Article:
OLIGO-MIOCENE RIVER EVOLUTION OF THE UPPER COLORADO RIVER SYSTEM
Grand Mesa (elev. 3000 m) is capped by ca. 11-10 Ma basalt flows that overlie 5 m of fluvial gravel, sand and mud. Detrital sanidine and zircon data show that these sediments are late Miocene (14-11 Ma) in age, which is consistent with the ages of the overlying basalt flows. Gravel composition and detrital zircon indicate show that the sources for these sediments were the Colorado Rocky Mountains, which suggests that this ancestral Colorado River flowed west from the Rocky Mountains towards the Colorado Plateau by the late Miocene. The presence of andesitic gravel clasts and ca. 29-27 Ma detrital sanidine and zircon age populations further suggests that during the Miocene, the watershed of the ancestral Colorado River contained significant thicknesses of volcanic rock derived from the SJVF. Sanidine data also indicate that volcanic airfall from Miocene Yellowstone hotspot track eruptions is preserved in the fluvial sediments beneath Grand Mesa.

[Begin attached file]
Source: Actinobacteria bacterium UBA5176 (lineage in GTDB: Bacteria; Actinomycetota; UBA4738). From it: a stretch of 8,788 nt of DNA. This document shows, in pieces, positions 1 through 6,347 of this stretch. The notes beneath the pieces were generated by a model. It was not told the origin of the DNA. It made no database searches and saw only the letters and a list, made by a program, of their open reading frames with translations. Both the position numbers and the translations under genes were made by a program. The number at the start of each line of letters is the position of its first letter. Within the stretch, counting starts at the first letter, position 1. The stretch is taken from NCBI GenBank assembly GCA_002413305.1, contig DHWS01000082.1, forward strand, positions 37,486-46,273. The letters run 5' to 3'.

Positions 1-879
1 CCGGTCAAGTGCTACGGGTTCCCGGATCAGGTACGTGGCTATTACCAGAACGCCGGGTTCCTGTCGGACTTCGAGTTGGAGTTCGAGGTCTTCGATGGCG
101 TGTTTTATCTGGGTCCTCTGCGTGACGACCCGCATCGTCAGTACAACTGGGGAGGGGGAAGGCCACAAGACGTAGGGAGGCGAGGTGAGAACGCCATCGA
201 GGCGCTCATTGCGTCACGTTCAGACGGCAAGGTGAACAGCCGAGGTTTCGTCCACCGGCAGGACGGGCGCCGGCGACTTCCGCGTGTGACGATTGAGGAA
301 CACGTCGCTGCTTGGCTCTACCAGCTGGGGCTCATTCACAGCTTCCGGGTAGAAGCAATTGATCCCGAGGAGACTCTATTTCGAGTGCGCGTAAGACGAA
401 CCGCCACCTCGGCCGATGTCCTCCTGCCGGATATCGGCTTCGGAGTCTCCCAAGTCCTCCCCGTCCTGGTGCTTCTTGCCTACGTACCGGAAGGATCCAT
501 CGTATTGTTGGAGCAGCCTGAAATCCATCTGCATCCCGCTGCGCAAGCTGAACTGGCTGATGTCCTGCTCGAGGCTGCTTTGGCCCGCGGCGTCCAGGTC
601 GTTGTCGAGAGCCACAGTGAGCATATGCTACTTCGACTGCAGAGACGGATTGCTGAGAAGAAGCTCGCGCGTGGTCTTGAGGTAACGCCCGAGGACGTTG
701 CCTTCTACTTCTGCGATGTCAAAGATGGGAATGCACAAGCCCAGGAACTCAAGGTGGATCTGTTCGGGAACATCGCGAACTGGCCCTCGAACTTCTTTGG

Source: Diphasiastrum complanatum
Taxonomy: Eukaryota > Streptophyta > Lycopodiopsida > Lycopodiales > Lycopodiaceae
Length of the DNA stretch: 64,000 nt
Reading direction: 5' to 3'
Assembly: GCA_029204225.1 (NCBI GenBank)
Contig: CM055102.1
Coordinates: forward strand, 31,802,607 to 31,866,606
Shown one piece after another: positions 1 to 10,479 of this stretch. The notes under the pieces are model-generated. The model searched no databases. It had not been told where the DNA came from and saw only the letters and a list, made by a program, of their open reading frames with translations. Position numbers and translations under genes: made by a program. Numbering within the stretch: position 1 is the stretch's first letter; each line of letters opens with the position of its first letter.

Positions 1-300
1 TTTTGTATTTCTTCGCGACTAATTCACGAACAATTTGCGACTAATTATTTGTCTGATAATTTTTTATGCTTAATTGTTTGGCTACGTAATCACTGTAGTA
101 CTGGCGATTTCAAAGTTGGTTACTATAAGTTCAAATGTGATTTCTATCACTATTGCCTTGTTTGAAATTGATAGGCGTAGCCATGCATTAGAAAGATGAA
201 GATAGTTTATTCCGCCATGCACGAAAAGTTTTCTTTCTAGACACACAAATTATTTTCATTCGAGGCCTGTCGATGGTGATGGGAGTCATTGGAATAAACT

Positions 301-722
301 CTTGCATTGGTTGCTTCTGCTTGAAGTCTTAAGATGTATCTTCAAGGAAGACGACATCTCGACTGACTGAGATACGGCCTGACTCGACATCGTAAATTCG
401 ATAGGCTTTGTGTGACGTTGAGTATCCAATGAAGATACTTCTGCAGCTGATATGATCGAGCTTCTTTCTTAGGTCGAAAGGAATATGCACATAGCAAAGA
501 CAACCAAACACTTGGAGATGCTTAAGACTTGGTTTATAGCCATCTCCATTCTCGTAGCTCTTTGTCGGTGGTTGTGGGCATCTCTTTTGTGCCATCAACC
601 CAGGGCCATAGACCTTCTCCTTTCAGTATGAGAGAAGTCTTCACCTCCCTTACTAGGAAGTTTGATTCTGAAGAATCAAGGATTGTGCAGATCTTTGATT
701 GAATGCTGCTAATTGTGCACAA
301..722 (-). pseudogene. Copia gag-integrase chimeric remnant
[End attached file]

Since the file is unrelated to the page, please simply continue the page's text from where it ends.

Columbine Pass (elev. 2800 m) on the Uncompahgre Plateau is represented by 4 m of fluvial gravel, sand and mud that locally mantle the crest of the plateau. The abundance of volcanic gravel clasts show that this ancient river system drained the SJVF, and flowed northwest towards present-day Unaweep Canyon. Detrital zircon data provide a maximum depositional age of ca. 23 Ma for the ancient Columbine Pass River, which also coincides with the end of SJVF ignimbrite activity. Stratigraphic reconstructions suggest that the ancient Coloumbine Pass River flowed through a canyon bordered by Mesozoic sedimentary rocks and Tertiary volcanic deposits, which probably totaled 2 km in thickness. This reconstruction further suggests that ancient rivers of the upper Colorado River system had begun to significantly incise through the widespread blanket of SJVF debris by the early Miocene.